A broad suite of ground-based remote sensing instruments of the Meteorological Observatory Lindenberg, Germany, is combined for the first time to synergistically analyze cirrus cloud microphysics, including a Raman lidar, a Ka band cloud radar and a 5ff tilted ceilometer. 84 days of cirrus cloud measurements have been selected to study the correlation between, and the dependences of, the different measured variables. The presented study investigates the effect of the spatial orientation and the shape of solid cloud particles on particle optical properties and their relation to wind and turbulence parameters. A sensitive indicator of particle spatial orientation is the particle depolarization ratio (PDR). When ice crystals are horizontally aligned, mirror reflections can occur, which is evidenced by low PDR if observed with a vertically pointing Raman lidar. Observations are grouped according to the prevailing weather condition. It is found that on some days PDR is constant for long time periods. Interestingly, during warm fronts the PDR is generally small (<0.2), while during cold fronts it is high (> 0.4). Moreover, the mean lidar ratio of cirrus with high PDR is about 20 sr, two times larger than of cirrus with low PDR. Similar dependences on PDR have been found for the particle extinction coefficient, and for the backscatter coefficient from the tilted ceilometer, but for the Raman lidar backscatter coefficient in perpendicular polarization the opposite behavior is observed.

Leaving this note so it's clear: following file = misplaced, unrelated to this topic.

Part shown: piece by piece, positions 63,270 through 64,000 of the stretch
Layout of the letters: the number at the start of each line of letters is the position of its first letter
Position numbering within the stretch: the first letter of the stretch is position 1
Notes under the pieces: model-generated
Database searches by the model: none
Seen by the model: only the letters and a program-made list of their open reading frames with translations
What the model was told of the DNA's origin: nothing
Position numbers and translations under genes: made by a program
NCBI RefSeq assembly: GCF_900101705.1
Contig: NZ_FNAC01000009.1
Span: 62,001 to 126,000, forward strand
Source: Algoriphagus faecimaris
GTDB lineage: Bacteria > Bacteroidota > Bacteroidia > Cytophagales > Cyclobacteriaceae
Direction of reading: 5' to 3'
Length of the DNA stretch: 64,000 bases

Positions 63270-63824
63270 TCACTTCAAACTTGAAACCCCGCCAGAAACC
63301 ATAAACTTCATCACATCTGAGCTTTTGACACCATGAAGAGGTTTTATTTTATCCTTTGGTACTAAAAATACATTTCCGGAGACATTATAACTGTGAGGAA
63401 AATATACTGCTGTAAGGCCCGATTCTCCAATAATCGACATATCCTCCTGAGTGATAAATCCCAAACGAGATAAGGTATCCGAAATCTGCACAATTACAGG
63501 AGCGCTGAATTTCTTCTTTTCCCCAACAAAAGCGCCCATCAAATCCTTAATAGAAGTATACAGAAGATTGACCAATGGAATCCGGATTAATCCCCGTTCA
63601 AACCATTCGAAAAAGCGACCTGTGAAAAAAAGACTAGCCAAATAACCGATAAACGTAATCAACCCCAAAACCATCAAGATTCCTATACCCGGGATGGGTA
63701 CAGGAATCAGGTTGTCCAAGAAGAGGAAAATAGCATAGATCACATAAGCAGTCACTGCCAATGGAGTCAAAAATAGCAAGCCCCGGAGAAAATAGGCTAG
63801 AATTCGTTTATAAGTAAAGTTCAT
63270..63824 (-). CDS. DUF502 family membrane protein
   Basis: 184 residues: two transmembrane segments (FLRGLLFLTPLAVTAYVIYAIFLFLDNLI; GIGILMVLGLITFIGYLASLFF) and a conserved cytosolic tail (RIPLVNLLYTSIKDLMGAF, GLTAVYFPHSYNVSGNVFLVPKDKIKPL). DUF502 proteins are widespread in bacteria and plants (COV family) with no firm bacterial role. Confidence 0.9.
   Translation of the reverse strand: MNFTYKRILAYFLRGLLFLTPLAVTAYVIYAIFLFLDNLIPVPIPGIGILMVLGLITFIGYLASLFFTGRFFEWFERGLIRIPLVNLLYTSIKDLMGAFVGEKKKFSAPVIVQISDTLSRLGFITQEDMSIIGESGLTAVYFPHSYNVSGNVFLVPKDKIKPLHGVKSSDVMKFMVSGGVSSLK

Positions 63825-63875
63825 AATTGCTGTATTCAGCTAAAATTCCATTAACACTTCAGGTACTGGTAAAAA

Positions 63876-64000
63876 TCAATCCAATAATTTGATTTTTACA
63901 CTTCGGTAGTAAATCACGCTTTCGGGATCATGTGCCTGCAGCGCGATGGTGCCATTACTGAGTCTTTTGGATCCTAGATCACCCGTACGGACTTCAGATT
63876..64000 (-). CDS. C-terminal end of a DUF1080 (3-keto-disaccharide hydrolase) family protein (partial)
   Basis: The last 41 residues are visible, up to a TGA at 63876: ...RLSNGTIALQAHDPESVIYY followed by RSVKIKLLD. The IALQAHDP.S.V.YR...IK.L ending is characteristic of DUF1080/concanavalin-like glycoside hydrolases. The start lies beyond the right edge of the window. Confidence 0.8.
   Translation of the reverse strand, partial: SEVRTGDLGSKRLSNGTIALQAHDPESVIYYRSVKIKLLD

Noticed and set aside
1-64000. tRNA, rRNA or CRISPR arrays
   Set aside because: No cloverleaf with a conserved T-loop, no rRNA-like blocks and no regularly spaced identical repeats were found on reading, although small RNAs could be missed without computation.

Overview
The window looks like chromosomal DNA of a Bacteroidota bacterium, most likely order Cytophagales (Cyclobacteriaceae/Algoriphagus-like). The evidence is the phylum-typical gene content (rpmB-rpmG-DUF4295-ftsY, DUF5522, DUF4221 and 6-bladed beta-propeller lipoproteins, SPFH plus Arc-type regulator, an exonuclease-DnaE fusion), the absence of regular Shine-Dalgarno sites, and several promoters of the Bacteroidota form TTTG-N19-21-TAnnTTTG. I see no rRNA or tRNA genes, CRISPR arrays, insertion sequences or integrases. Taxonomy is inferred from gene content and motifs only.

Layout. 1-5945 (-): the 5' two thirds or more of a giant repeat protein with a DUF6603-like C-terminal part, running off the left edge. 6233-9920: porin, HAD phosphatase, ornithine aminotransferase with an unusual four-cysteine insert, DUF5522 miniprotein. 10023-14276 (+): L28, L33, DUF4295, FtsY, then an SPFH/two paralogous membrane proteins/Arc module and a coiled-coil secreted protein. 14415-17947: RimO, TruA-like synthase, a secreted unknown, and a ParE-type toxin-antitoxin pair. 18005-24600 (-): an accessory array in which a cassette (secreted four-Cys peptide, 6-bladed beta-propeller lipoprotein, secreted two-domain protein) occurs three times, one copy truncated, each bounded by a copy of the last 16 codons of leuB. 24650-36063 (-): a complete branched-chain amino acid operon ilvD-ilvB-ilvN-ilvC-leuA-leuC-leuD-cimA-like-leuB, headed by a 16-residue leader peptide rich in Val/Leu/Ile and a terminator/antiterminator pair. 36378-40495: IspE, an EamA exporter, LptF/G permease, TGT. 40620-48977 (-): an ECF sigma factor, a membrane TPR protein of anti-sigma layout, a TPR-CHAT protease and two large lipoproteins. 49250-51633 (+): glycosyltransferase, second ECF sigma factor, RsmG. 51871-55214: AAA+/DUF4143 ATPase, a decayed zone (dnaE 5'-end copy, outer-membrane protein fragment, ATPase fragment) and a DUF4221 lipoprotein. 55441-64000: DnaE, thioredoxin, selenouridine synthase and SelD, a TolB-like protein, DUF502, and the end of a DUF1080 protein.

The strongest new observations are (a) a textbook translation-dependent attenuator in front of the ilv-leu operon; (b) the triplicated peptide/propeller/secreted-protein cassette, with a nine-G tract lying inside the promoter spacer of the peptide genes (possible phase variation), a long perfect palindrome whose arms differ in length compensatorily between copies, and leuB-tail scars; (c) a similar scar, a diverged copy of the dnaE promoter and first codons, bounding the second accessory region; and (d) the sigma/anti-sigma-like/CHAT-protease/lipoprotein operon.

Since 2005, the high-performance multiparameter Raman lidar RAMSES (Raman lidar for atmospheric moisture sensing) for water vapor, temperature, cloud and aerosol measurements is part of the broad suite of active and passive remote-sensing instruments monitoring the atmosphere at the German Meteorological Services observatory in Lindenberg. Initially housed in a 20-foot container, continued expansion of RAMSES made accommodation of the instrument increasingly difficult, and caused problems in air-conditioning. For these reasons, a new lidar facility was built on site in 2013. It is now home to RAMSES, and it also provides extra laboratory space for (lidar) experiments. The Lindenberg lidar facility is described in detail. One of its features is the precision air-conditioning system which is designed to keep the temperature field of the RAMSES room stable within 1 K at all times. Migration from the container to the new building offered an opportunity to make changes to the RAMSES instrument itself. For instance, stray light suppression was further improved, selection of photomultiplier tubes was optimized, and the near-range receiver was redesigned to enhance its daytime capabilities. Further, in addition to the water spectrometer for calibrated measurements of cloud Raman backscatter-coefficient spectra, a second spectrometer was implemented for studies of the fluorescence spectra of atmospheric aerosols. At the conference, these technical modifications are discussed, and first measurement examples with the improved lidar are presented.